As part of Music Maker Foundation’s Listener’s Circle series, the late barrelhouse pianist Albert Smith’s debut album will see the light of day on February 1st.
Born in 1912 in Rembert, South Carolina, Albert began playing piano when he was 15 years old on an instrument his parents bought him from the Sears, Roebuck & Co. catalog. For his entire life, he lived on his family’s farm in Rembert. He made his living playing music In church and teaching piano lessons.
Albert was offered shows all over the country, but he refused every one. “I’m not much for traveling,” he said. “I like being around home.”
Rarely will you hear piano that stomps the boogie-woogie so hard or that sounds so ethereal. Stunningly deep tracks from a vast landscape of timeless musical styles. Here are 15th century nursery rhymes to Tin Pan Alley to 1930s blues and 1940s jumps to otherworldly spirituals, all delivered with bare-naked honesty.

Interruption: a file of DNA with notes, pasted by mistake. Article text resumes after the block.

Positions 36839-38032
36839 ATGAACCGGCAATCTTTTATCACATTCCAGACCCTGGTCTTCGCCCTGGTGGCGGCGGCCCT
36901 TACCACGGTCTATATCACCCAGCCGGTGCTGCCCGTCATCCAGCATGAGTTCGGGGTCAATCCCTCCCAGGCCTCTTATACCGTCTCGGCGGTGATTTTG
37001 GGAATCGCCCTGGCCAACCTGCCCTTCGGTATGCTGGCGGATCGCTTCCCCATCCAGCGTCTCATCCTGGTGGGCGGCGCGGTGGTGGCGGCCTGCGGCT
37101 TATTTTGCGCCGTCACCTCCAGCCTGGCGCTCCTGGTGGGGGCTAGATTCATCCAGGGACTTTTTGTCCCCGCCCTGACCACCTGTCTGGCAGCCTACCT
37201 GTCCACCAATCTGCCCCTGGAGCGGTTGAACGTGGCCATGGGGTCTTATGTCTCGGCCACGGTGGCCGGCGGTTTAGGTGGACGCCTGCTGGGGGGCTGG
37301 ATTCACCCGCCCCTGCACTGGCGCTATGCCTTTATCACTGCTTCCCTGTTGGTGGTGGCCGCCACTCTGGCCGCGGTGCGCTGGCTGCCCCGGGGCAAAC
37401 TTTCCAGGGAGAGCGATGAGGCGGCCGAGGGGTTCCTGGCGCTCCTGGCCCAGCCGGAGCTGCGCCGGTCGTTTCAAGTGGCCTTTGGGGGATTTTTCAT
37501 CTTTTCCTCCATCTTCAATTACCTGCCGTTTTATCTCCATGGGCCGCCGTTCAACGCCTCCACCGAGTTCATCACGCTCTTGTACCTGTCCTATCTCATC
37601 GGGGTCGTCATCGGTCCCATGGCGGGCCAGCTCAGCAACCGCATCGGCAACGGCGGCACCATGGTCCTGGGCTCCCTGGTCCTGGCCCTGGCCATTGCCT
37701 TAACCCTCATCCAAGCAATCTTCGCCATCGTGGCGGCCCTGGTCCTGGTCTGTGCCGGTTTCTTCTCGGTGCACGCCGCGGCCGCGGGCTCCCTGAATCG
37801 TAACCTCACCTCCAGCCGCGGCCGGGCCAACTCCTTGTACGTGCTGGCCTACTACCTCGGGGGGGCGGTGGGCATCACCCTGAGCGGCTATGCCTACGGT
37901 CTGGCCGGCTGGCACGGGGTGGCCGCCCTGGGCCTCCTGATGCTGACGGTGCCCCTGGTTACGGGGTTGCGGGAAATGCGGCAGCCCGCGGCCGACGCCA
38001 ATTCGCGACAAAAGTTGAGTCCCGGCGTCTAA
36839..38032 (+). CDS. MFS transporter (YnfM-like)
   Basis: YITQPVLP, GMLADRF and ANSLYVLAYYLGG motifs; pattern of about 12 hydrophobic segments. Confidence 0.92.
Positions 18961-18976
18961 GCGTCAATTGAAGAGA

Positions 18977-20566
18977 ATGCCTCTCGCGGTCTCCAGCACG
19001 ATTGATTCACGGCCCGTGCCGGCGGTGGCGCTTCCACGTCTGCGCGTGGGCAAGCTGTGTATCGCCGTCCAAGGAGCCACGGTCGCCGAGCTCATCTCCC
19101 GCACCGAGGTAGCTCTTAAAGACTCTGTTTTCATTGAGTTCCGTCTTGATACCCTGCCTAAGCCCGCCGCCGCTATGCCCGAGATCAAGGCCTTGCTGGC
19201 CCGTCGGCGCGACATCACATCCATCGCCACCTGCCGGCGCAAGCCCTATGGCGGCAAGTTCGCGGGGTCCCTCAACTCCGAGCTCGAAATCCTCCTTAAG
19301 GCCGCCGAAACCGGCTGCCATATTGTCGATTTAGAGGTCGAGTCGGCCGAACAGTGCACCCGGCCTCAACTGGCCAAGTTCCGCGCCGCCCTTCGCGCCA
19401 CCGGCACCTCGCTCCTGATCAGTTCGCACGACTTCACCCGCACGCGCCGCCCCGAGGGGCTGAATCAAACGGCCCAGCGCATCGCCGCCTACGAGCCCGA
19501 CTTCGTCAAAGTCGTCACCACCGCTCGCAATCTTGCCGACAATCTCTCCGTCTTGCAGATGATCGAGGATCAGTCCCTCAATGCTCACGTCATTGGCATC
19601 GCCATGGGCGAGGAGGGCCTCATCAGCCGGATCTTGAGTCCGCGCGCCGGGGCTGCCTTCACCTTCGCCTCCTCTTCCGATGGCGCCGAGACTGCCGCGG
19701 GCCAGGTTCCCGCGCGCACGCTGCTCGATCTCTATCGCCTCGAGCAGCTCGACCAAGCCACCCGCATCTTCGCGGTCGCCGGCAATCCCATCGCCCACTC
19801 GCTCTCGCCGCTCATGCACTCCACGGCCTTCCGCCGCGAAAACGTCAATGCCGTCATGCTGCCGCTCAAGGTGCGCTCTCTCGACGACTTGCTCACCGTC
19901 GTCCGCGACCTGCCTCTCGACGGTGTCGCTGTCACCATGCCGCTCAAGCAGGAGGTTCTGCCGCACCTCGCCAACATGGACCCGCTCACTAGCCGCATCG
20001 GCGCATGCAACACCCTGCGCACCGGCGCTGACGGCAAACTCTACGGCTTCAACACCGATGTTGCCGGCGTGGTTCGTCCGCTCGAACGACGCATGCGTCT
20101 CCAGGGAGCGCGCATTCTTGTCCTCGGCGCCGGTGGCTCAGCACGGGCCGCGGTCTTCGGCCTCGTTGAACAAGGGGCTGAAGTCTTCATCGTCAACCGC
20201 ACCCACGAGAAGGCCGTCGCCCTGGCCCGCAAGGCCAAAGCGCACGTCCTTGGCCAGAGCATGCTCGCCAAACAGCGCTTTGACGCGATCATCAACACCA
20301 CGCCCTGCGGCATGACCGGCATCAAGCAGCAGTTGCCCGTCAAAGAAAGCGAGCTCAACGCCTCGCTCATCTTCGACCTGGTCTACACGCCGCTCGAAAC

In these recordings you hear a glimpse of a forgotten America, Albert’s take on barrelhouse piano applied to blues and spirituals. Music Maker founder Tim Duffy recorded the music in the 1990s when he made a few trips to visit him. “I even bought him a new piano when he asked for one, though I treasure these recordings with his old out-of-tune upright.”
Premiering today is Albert Smith’s “Down in Burningham.” The minimal lyrics to the song are especially mystifying, and his vocals redolent with expressive feeling. Duffy tells ABS:
“Down in Burningham, Where the Deacons come on down to see that Jumping Man.” These are the only lyrics to this song; Albert sings them through twice, just a mystery. Is he singing about the Birmingham church bombing? Who is the Jumping Man? All delivered with infectious joy. What is going on? I have no idea, that is why I listen to this track over and over and am still left with wonder.
When you talked with Albert Smith, you’d find him a gentle, soft-spoken man. But when he sat down at the piano and began to play and sing, he transformed. He played in a rollicking, barrelhouse style. When he sang the gospel or blues, it brought out of him shouts that sounded as if they came straight from the bottom of his soul.